BAR 17:04, Jul/Aug 1991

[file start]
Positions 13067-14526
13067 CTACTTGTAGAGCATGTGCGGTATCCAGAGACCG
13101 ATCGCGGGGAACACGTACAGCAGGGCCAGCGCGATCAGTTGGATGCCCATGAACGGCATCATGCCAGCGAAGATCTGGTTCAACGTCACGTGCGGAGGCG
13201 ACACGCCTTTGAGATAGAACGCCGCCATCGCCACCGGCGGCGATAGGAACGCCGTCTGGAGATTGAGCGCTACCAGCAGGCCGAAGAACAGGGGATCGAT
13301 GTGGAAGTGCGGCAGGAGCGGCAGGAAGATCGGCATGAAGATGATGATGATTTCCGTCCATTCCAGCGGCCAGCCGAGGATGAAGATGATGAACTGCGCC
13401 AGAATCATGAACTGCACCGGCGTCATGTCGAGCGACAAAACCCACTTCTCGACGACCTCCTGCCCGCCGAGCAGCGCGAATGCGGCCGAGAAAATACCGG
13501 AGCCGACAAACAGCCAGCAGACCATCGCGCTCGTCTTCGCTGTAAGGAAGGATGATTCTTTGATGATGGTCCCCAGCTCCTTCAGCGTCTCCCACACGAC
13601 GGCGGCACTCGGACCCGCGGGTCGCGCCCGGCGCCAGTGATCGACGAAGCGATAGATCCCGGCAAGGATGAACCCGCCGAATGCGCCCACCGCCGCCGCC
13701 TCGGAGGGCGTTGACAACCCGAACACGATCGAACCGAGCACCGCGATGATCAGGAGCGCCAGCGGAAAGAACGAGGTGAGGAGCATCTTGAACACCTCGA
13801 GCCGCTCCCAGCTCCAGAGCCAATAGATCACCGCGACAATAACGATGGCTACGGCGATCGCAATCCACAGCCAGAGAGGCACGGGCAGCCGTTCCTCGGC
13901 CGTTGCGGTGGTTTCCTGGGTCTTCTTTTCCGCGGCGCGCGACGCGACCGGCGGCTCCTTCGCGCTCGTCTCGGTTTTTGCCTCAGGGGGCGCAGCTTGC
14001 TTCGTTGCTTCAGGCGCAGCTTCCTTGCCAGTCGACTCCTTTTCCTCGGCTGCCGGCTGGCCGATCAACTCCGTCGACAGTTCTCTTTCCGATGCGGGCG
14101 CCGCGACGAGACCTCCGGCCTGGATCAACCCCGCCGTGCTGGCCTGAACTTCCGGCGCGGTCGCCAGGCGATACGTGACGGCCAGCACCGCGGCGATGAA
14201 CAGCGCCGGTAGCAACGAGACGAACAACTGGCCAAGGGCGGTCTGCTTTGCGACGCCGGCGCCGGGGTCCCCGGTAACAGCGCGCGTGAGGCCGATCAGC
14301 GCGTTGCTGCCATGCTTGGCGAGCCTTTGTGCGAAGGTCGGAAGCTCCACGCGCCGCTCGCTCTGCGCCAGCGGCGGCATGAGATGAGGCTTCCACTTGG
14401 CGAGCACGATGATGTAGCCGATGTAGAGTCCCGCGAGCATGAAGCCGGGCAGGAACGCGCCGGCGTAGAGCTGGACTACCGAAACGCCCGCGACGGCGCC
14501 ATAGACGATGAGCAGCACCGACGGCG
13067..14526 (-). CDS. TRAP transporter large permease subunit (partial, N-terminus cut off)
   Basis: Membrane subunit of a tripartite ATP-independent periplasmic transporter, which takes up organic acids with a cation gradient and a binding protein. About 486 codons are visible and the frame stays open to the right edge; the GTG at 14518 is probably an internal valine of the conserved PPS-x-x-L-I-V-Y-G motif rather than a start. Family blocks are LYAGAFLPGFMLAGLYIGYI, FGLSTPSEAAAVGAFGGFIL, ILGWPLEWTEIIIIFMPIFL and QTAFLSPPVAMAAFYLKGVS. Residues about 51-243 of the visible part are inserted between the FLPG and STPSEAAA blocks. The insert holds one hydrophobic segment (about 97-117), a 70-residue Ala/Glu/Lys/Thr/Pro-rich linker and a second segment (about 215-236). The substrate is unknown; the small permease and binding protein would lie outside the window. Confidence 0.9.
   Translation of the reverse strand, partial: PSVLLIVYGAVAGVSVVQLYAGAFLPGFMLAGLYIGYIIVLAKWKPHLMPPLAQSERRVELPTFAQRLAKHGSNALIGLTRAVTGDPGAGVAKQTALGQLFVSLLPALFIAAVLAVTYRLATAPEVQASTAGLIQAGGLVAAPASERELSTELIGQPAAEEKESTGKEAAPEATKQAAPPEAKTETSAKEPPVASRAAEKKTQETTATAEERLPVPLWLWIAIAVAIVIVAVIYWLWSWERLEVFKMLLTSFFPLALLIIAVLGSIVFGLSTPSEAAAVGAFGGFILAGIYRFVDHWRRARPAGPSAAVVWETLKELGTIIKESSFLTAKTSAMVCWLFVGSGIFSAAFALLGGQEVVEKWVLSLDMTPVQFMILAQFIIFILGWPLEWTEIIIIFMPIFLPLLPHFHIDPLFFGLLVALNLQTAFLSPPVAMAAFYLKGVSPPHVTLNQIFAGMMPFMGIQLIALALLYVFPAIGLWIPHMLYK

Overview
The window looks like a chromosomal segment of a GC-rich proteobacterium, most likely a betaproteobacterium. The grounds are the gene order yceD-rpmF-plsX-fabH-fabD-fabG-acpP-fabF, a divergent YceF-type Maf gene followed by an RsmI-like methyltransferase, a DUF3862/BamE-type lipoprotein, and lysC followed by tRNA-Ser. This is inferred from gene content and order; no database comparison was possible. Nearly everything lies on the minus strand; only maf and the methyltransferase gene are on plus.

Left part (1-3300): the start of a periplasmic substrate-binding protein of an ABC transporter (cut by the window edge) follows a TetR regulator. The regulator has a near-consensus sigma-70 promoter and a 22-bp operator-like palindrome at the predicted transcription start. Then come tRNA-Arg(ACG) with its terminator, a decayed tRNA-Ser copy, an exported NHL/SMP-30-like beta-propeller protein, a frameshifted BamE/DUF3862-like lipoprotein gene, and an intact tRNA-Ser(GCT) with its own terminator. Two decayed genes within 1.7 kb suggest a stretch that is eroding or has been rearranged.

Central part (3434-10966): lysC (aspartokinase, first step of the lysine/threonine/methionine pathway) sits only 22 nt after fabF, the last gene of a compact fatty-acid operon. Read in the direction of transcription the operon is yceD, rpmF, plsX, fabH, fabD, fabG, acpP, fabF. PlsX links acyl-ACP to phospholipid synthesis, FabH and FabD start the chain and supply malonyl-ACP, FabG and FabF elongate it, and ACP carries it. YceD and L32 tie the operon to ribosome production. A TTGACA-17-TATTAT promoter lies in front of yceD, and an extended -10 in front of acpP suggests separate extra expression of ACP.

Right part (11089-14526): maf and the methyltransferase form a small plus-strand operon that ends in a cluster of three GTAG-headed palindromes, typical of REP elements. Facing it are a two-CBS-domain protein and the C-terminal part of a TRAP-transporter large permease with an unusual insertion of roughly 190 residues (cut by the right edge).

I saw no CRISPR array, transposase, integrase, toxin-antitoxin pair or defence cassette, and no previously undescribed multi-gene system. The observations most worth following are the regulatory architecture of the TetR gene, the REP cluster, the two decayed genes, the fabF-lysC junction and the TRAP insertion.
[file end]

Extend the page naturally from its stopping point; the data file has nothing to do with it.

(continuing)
Gaul hath three parts, Julius Caesar declared in his memoirs, and now we can say that Ashkelon, too, hath three partsnot the actual city that sits on Israels Mediterranean coast, but the series of articles about it that Lawrence E. Stager has been writing in our pages. In the first two installments, Stager led us through the citys history under the Canaanites, the Philistines and the Phoenicians. He brings his sweeping narrative to a close with an account of the Roman, Byzantine and Islamic eras, a period of more than a thousand years that began with the construction of monumental public buildings and impressive statuary and culminated in the defensive destruction of the city by the famed Moslem general Saladin. As its title, Eroticism and Infanticide at Ashkelon, implies, this final chapter examines, among other things, two aspects of ancient life that reveal the contrasting attitudes of Romans on the one hand and Christians and Jews on the other to fundamental questions of human behavior and the value of lifequestions that are still very much with us today. Related to this, we print the results of our readers poll and some of their widely divergent opinions on whether or not to publish the oil lamps from Ashkelon decorated with erotic scenes.